LIFE Intelligence is one app for every aspect of your LIFE. Our 9-topic self-development journey provides science-backed content, exercises, and reflections to help you better understand and manage yourself and others. Our mood tracker and emotional management toolkit helps you deal with difficult situations on the fly. These combined help you comprehensively manage stress and anxiety, improve work productivity and career fulfillment, and build lasting relationships.
Elmer, J. (2019). Not sure what to say to someone with depression? here are 7 ways to show support. Healthline.com. https://www.healthline.com/health/what-to-say-to-someone-with-depression
Grey, I., Arora, T., Thomas, J., Saneh, A., Tohme, P., & Abi-Habib, R. (2020). The role of perceived social support on depression and sleep during the COVID-19 pandemic. Psychiatry Research, 293, 113452. https://www.sciencedirect.com/science/article/pii/S0165178120331139?casa_token=h2x8yIlVVakAAAAA:hATcKywufMqyL5rixss5R38vZKSM3-grNp0euKFMkOZV3-xKrIixoRnJh_0YPUO2aqCTKbverA
Griffiths, K. M., Crisp, D. A., Barney, L., & Reid, R. (2011). Seeking help for depression from family and friends: A qualitative analysis of perceived advantages and disadvantages. BMC Psychiatry, 11(1), 196. https://bmcpsychiatry.biomedcentral.com/articles/10.1186/1471-244X-11-196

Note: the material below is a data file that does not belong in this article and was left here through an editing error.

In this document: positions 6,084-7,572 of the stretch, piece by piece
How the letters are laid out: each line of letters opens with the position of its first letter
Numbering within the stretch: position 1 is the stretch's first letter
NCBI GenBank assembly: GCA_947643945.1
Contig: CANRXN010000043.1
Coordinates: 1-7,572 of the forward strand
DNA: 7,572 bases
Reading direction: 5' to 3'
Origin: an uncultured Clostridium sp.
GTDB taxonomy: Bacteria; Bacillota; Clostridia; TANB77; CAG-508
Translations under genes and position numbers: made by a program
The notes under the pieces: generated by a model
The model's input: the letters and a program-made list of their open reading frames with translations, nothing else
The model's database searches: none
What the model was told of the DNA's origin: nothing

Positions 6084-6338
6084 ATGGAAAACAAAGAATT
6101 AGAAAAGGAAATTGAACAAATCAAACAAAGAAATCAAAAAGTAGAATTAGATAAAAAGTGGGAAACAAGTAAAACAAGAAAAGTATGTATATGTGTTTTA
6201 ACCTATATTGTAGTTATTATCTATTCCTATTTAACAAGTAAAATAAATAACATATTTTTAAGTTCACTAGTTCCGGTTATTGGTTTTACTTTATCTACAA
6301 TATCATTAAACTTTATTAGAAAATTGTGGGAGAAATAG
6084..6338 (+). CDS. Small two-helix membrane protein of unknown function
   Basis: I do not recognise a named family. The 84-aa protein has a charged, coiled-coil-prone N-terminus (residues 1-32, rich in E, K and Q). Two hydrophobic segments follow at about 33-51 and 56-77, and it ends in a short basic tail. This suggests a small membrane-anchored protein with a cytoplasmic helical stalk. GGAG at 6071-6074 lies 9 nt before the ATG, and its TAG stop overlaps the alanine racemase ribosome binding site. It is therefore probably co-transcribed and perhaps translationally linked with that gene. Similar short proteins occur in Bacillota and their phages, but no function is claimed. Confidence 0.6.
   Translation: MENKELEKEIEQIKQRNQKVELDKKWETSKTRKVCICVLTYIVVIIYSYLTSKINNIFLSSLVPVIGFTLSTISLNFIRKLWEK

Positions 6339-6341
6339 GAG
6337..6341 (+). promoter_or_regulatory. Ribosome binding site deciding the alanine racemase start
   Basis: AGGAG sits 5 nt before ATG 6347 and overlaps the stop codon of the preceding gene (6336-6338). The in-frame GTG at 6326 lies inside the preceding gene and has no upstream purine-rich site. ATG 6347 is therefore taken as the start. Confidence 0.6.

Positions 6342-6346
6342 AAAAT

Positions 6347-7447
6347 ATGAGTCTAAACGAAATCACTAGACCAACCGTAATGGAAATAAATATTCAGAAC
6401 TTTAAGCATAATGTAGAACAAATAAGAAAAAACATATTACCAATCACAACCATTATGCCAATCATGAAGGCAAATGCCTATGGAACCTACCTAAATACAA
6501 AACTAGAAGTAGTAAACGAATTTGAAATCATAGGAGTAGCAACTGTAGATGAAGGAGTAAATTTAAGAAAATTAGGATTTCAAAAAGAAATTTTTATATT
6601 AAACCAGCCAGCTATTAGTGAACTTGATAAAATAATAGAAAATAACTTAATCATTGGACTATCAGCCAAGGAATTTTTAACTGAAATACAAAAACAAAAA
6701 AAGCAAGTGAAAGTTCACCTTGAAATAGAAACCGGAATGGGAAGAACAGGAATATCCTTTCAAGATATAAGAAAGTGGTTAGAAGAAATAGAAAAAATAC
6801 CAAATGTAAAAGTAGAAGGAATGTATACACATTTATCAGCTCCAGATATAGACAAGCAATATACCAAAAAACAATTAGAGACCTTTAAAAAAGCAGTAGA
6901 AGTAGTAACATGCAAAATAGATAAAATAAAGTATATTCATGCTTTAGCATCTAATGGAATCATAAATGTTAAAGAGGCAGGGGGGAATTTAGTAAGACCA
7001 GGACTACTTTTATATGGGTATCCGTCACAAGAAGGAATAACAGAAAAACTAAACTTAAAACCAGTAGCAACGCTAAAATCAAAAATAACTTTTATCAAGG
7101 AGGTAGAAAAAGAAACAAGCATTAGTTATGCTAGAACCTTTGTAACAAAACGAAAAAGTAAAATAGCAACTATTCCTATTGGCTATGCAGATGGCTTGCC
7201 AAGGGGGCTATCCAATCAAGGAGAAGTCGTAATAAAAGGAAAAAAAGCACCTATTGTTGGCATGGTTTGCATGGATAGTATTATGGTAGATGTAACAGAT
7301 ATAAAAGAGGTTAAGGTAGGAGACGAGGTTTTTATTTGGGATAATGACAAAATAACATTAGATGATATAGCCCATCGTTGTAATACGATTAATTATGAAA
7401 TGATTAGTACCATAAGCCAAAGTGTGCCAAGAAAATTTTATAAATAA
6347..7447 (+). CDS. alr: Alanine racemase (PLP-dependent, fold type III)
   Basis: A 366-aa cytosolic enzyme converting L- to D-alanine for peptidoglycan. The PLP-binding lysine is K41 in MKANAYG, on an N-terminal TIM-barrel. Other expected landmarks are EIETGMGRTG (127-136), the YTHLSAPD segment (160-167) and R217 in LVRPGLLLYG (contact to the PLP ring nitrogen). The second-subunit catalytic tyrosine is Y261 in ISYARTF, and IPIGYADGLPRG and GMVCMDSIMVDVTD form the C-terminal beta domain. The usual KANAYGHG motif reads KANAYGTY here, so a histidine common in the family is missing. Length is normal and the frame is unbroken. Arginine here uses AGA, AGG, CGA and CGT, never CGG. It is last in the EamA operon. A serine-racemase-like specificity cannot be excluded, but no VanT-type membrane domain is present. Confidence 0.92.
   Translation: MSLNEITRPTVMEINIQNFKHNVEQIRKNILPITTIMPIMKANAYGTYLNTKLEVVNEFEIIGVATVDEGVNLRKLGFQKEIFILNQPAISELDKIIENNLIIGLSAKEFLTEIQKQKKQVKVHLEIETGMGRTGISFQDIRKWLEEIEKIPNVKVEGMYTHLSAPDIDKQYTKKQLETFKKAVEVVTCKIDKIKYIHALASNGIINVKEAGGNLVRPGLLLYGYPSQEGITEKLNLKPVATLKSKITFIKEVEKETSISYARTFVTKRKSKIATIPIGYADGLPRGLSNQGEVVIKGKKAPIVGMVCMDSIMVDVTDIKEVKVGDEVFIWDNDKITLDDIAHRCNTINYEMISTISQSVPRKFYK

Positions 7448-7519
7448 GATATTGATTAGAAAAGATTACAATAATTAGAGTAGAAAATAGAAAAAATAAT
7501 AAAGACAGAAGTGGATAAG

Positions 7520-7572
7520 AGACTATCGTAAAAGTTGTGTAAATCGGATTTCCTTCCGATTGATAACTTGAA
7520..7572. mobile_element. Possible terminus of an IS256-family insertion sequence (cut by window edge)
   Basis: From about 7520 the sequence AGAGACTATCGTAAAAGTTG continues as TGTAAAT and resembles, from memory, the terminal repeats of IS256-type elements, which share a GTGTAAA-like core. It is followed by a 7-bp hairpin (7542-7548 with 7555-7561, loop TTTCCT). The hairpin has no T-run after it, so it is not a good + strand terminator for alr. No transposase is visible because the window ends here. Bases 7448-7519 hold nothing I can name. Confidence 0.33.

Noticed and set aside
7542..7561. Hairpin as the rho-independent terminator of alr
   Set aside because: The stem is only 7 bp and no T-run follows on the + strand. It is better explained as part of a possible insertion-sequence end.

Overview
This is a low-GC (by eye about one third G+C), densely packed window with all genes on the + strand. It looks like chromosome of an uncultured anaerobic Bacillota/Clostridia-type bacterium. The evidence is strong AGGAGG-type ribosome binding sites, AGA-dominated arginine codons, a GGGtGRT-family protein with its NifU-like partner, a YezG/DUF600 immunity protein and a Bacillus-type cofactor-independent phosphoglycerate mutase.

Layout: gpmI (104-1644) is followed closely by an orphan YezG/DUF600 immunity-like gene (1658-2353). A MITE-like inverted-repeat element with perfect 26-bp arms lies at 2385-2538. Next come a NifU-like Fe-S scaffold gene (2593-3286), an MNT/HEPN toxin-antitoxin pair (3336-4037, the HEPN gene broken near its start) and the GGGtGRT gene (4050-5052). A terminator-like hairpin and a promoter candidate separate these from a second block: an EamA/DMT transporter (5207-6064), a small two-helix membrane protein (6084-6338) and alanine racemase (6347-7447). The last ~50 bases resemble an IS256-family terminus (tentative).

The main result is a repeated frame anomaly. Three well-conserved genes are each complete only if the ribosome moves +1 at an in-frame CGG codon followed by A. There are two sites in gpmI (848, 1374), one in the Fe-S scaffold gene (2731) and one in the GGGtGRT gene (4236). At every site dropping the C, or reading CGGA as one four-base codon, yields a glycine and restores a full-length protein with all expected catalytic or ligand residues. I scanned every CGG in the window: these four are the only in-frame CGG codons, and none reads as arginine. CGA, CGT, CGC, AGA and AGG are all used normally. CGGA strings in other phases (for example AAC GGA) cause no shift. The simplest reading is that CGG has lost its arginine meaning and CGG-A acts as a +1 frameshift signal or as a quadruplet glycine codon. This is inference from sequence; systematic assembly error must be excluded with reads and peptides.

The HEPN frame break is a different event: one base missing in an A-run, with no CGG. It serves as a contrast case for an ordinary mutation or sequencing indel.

Major depression. (2019). National Institute of Mental Health. https://www.nimh.nih.gov/health/statistics/major-depression
Roohafza, H. R., Afshar, H., Keshteli, A. H., Mohammadi, N., Feizi, A., Taslimi, M., & Adibi, P. (2014). What's the role of perceived social support and coping styles in depression and anxiety? Journal of Research in Medical Sciences, 19(10), 944-949. https://www.ncbi.nlm.nih.gov/pmc/articles/PMC4274570/?report=classic
Schimelpfening, N. (2020). What to say when someone is depressed. Verywellmind.com. https://www.verywellmind.com/what-to-say-when-someone-is-depressed-1067474
Singh, M. K., & Gotlib, I. H. (2014). The neuroscience of depression: Implications for assessment and intervention. Behaviour Research and Therapy, 62, 60-73. https://www.ncbi.nlm.nih.gov/pmc/articles/PMC4253641/
Truong, C., Gallo, J., Roter, D., & Joo, J. (2019). The role of self-disclosure by peer mentors: Using personal narratives in depression care. Patient Education and Counseling, 102(7), 1273-1279. https://pubmed.ncbi.nlm.nih.gov/30791990/
Werner-Seidler, A., Afzali, M., Chapman, C., Sunderland, M., & Slade, T. (2017). The relationship between social support networks and depression in the 2007 national survey of mental health and well-being. Social Psychiatry and Psychiatric Epidemiology, 52(12), 1463-1473. https://pubmed.ncbi.nlm.nih.gov/28889230/